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Hark, What from My Ivory Tower Do I Espy?

December 5th, 2006 · 4 Comments

My passing mention below of the “line running through Mill and Rawls” gets me, along with Will Wilkinson and Brink Lindsey, called out by Ezra for going on about lots of abstruse philosomaphy in the course of the ongoing “liberaltarian” discussion. We’ve adverted to certain theoretical shared ground as a reason for thinking some kind of alliance might be feasible, but—Silly Will! Silly Brink!—liberals and libertarians have all sorts of disagreement about actual policy issues.

Well, sure. If we already had substantially the same policy views, we wouldn’t need to be talking about an “alliance” because we’d already be one wacky Amalgam Universe political movement, and I’d be pondering the legacy of Ayn Sinclair’s Jurgis Shrugged in the pages of The Reasonable Prospect. But given that disagreement, if you want to know how intractable it is, it does seem like taking a step up the ladder of theory might be a good way of finding out, because it will give an indication of whether we’ve got enough of an overlapping language, value set, or conceptual framework for some kind of fruitful collaboration. In other words: Are we Catholics and Protestants or Catholics and Nizari Ismaili Shi’ites?

Ezra seems to just find this weird. Will, for instance, wrote a paper in which he argued that the current structure of Social Security is illiberal. But liberals like Social Security, so that can’t be right! And I guess it can’t, if liking Social Security is some kind of irreducible, brute commitment, like “liking broccoli.” If, on the other hand, it’s the upshot of a set of more basic values, then presumably it should matter if a policy that promotes some of those values tends to undermine others you hold. Maybe Will weights things like policy transparency more highly than Ezra, relative to other things, and so Ezra remains unpersuaded. But if they’ve got a sufficiently overlapping set, they can at least have the conversation and inquire into what arrangement might achieve ends they both recognize, even if they rank them differently.

Tags: Libertarian Theory



4 responses so far ↓

  • 1 Will Wilkinson // Dec 5, 2006 at 6:13 pm

    Exactly! Thanks, Julian.

  • 2 Grant Gould // Dec 6, 2006 at 7:11 am

    I agree in principle that one ought to “tak[e] a step up the ladder of theory” to chart such disagreements. But if there’s one thing clear from blogospheric libertarian discussions, it’s that libertarians are a phenomenally big tent philosophically. I found myself defending moral nihilism recently on Catallarchy in that blog’s perennial consequentialists-versus-deontologists all-amateur smackdown.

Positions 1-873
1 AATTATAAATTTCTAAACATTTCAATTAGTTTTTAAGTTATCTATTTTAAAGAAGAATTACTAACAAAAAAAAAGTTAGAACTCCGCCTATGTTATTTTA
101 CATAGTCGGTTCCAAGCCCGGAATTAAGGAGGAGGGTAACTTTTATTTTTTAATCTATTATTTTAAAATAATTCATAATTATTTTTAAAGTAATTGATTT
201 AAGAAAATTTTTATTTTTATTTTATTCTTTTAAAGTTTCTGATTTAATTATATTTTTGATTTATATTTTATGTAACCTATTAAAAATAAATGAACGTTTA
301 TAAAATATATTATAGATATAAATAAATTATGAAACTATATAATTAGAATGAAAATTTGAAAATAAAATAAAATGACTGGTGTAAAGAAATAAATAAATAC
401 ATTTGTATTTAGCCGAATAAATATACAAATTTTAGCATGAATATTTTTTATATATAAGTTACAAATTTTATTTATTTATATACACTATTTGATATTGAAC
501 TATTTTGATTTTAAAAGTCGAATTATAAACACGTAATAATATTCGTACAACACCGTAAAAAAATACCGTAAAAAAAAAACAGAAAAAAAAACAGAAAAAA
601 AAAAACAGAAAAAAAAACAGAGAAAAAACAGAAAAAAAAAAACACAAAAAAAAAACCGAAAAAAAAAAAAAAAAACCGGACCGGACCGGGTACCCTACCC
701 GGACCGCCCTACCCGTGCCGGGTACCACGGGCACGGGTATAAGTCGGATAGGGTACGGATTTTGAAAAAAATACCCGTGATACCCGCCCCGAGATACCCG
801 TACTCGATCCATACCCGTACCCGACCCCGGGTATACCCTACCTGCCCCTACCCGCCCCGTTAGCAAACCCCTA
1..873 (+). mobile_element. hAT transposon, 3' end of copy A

One of the appeals of the libertarian outlook is that you can reach it from a great many different and diverse sets of moral premises. You don’t have to say, “no consequentialists allowed, you people are all damned dirty relativists anyway” as in effect a great many conservatives do (pace their amusing flirtation with virtue ethics), or chuck all the natural-rights types out the door because they can’t manage to see clear to your tax policies as some liberals are prone to. The less authority and structure you want, the less people have to see eye-to-eye on the purpose and justification of such authority and structure.

    Libertarians may be prone to grand philosophical statements (perhaps even for reasons unrelated to a dangerous fixation on Ayn Rand — O brave new world!) but of the political movements out there it is perhaps the one best suited to a wide but thin approach to ethics. We might legitimately want to deeply probe the State’s moral status when it’s romping about shooting folks, but the State doesn’t need deep and consistent justifications to sit on its ass, to be insignificant, to be absent.

  • 3 joe o'malley // Dec 6, 2006 at 4:23 pm

    Liberals have a policy commitment to social security. It isn’t something that a deep reading of Mills will convince them out of. They have already done the balancing of interests. Liberals like social insurance programs and don’t consider taxes to be a social injustice.

  • 4 Neil the Ethical Werewolf // Dec 7, 2006 at 10:59 pm

    I’d be pondering the legacy of Ayn Sinclair’s Jurgis Shrugged in the pages of The Reasonable Prospect

    Well, that’s certainly the best independent clause that my eyes have seen today.